IRIS Capital CEO Sam Arnaout has backed Newcastle council's Stairway to Heaven project, saying his company is "100 per cent committed" to investigating whether it can be incorporated into its East End development.
But the developer, who on Thursday officially opened East End's first stage alongside lord mayor Nuatali Nelmes, has warned the deal must stack up financially in order to progress.
"The stairway project is in its infancy," he said.
"We will look to work very tightly, closely and collaboratively with council to ensure we have exhausted every avenue to see whether the viability council talks about is existing.
"We will leave no stone unturned. We will absolutely investigate all options, but first and foremost the economics of the project must work."
The ambitious project, first envisioned by EJE Architecture's Barney Collins in 2006, would involve the construction of a staircase from Hunter Street to Christ Church Cathedral through Iris' yet-to-be-developed land and the council's soon-to-be-demolished car park.
When the council revived the project late last year, lord mayor Nuatali Nelmes initially suggested Iris could build the staircase in return for the car park land. The 380 public parking spaces would be incorporated into any revised development plans.
The elected council endorsed pursuing detailed talks with Iris last month after a preliminary study found the project would be "feasible" if delivered in conjunction with the development.
Mr Arnaout said his company was still considering the proposal, but recognised the rare opportunity.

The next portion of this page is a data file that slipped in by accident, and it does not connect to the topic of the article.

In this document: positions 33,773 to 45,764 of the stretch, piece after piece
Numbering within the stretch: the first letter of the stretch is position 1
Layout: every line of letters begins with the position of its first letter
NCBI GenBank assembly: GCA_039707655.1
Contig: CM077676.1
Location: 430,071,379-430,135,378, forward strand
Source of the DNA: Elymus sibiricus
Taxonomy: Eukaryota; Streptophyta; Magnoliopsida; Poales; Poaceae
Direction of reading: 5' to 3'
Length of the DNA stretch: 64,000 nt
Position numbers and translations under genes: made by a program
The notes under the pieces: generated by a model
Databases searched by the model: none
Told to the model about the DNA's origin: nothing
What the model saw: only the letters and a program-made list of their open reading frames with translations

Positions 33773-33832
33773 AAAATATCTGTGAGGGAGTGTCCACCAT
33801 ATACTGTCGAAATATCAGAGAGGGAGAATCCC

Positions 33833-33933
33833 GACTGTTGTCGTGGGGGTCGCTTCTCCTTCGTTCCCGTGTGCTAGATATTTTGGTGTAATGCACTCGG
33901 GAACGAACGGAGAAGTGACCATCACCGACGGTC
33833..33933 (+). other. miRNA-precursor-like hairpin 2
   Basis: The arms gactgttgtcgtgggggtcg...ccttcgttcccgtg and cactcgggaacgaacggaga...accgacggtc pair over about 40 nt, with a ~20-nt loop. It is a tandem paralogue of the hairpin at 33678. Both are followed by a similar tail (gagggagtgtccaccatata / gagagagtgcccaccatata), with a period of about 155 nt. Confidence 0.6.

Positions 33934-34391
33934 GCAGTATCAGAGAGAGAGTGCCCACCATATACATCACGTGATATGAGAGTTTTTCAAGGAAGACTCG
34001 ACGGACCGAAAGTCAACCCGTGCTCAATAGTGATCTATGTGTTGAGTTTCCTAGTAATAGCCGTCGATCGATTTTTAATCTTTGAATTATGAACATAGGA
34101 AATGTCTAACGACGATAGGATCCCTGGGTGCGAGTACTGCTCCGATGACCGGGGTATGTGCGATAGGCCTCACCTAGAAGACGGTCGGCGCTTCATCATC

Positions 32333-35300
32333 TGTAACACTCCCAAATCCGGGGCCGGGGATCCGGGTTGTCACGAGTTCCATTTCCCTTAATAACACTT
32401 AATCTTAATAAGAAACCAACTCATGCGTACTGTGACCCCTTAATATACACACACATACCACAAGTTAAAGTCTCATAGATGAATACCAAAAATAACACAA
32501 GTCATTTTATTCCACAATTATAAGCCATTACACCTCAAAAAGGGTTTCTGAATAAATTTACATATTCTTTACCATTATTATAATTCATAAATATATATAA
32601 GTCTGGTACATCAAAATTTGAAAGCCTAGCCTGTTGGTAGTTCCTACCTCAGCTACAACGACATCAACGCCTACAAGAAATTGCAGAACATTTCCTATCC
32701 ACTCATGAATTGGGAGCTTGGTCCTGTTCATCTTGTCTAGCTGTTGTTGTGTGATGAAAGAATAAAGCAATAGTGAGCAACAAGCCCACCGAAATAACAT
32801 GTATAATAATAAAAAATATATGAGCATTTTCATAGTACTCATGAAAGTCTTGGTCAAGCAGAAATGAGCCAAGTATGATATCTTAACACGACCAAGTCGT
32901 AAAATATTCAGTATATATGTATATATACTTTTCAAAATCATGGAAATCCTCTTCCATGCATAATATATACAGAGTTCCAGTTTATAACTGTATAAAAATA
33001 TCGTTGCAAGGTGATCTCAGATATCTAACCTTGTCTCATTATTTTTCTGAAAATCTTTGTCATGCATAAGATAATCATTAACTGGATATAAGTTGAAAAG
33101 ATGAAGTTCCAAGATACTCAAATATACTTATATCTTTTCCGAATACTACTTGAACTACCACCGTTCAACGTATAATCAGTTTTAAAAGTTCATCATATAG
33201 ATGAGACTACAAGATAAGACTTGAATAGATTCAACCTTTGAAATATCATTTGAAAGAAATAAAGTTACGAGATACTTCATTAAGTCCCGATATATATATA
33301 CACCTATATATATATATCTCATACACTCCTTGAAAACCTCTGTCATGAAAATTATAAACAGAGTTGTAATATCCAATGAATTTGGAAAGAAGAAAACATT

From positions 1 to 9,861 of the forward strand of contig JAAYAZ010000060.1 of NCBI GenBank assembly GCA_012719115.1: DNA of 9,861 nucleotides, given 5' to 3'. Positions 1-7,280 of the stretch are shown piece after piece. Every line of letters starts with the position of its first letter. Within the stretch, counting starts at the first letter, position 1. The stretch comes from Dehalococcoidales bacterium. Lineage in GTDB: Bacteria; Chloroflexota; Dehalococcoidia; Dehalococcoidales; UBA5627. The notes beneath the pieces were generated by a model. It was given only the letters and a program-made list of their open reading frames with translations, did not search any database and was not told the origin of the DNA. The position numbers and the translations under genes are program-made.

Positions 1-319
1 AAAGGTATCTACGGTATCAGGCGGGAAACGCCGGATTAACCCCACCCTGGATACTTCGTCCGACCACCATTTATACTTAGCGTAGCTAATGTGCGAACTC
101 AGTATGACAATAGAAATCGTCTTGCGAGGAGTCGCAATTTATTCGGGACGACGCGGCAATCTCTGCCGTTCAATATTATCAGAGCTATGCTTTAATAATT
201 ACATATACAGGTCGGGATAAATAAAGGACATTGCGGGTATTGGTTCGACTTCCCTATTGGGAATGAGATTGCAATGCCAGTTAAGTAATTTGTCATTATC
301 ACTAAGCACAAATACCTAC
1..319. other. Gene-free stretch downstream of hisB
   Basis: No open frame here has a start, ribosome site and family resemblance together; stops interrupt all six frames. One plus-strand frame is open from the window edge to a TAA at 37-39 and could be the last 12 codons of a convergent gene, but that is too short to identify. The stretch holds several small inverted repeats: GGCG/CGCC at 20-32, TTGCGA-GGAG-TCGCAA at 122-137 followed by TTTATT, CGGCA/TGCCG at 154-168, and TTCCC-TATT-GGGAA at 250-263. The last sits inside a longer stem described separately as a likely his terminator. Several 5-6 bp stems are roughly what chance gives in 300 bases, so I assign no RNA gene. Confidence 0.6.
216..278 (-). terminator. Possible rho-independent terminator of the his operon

We are 100 per cent committed to try and make it work.IRIS Capital CEO Sam Arnaout on the 'Stairway to Heaven'
"Opening up that view corridor to the cathedral, I think it's absolutely upon us to at least try and do everything we can to deliver that to the city," he said. "If we can't get that right now, the future generations won't see that. We need to run it to ground and ensure it's do-able, and if it is we will certainly engage with council and undertake to do it. However, there's a lot of water to go under that bridge before we work out if it's even viable."
Stage one of Iris' East End development has completely transformed the block bordered by Hunter, Perkins, King and Wolfe Streets.
More than 100 residents have moved into the 280 units on site across three towers. Construction of the QT Hotel, which is utilising part of the old David Jones Building, is continuing while multiple ground-floor retail spaces will soon be filled.
"This project is about much more than simply creating residential towers. We could have built that anywhere, but we wanted to create something that had not been seen before in Newcastle," Mr Arnaout said.
"Most developers focus on a top-down approach, with the residential elements being the biggest driver of any site. We took a completely different approach and wanted to bring this to life from the bottom, up.
"Our vision was to firstly create a community meeting place and village that would be the centrepiece of the development. This gave rise to the East End Village, which we believe will in time be the new focus ... of Newcastle's CBD."
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